Strengthening capital markets will improve resilience to shocks

African capital markets must be strengthened to improve the continent’s resilience to exogenous shocks, speakers said at this week’s event in Dakar, Innovative Capital Market Financing for Africa’s Recovery

In order to strengthen these markets, innovative tools are needed, the panelists said. Despite the disruption to economies caused by the Covid-19 pandemic, it is clear that financial markets remain a priority for Africa.

Although some countries needed debt restructuring, Africa did not have to go through a full-scale financial crisis.

The performance of African stock markets was reviewed by Jeff Gable, head of macro and fixed income research at South African banking group Absa and Kat Usita, director Managiwillng of the independent think tank, the Official Institutions Forum monetary and financial institutions based in London.

They presented the findings of the Absa Africa Financial Markets Index 2021, which analyzed developments in 23 African markets.

The main results were:

  • Africa is more attentive than ever to adapting market norms to meet the needs of international investors seeking to diversify risk.
  • Deepening local financial markets is now universally seen as an optimal way to hedge against international economic fluctuations.
  • African countries are embracing sustainable finance, integrating international investment standards and, in some cases, adopting pioneering methods.

According to the report, as the global economy struggles to recover from the worst health crisis in a century, African economies face the dual challenge of reinvigorating financial markets while strengthening market infrastructure.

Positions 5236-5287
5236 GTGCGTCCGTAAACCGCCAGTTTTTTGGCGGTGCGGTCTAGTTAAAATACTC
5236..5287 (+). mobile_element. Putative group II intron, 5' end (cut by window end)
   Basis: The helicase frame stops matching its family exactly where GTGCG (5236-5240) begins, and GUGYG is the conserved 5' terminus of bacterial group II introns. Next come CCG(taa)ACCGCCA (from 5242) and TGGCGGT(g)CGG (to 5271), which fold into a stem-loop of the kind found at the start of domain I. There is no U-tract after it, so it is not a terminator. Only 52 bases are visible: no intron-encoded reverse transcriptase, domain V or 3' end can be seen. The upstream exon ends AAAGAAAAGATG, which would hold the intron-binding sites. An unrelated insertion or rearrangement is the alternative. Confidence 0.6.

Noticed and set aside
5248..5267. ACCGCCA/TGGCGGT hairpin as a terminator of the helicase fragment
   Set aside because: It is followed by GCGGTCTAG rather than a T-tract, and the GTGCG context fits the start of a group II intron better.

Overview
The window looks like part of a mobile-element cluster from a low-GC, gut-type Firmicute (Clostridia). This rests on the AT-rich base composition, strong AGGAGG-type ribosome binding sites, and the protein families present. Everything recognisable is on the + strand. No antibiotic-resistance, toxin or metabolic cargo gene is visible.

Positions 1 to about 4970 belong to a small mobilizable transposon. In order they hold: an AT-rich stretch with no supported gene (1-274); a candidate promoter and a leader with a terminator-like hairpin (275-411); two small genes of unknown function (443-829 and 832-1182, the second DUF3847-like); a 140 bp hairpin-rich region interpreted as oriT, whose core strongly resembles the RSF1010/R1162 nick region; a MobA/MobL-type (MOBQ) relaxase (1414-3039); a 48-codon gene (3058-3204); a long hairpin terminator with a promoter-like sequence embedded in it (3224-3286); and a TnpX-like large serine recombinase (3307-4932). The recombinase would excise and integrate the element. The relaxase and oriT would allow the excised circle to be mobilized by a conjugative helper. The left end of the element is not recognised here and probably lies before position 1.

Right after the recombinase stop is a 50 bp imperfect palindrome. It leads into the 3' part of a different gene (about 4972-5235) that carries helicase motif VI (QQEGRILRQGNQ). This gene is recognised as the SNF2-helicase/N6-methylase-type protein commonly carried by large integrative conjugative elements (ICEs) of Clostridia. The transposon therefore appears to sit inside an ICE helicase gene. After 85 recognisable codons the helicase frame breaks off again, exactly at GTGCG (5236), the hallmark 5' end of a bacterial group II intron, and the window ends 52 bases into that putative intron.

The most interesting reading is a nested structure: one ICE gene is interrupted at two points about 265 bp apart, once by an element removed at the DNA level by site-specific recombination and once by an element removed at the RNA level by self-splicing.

The pandemic has reinforced the importance of deepening domestic markets to guard against foreign capital outflows and help the region realize its full potential.

Malawi, Egypt and Uganda are among the countries that improved their ranking the most in the index, which measures six pillars: market depth, access to foreign exchange, market transparency, environment fiscal and regulatory, capacity of local investors, macroeconomic opportunities and enforceability of financial contracts.

Progress in establishing the applicability of global contractual frameworks improved the scores of Malawi and Uganda, while reforms in Egypt continued to improve its macroeconomic outlook.

While tough market conditions affected country scores, most of the declines were attributed to methodological changes adopted to better reflect country performance and changing financial market trends, according to the report.

As part of its aim to drive progress, this year’s index, the fifth in the series, introduces new indicators that recognize the role of sustainable finance in expanding capital markets and achieving broader socio-economic goals. The introduction of sustainability-focused indicators weighs down the scores, especially for countries at a much earlier stage of market development. However, the new measures serve as targets for countries to achieve.

Other speakers at the session were Amadou Hott, Minister in charge of Economy, Planning and International Cooperation, Senegal; Edoh Kossi Amenounve, President of the African Association of Stock Exchanges; Babacar Gning, Managing Director of the Sovereign Fund for Strategic Investments; Yeo Dossina, Head of Economic Policy and Research, AUC; Pape Ndiaye, CEO, AFIG Fund; Patric Oromo Ndzana, Economist, African Union Commission; and Grace Obat, PSDFD Director at ECA.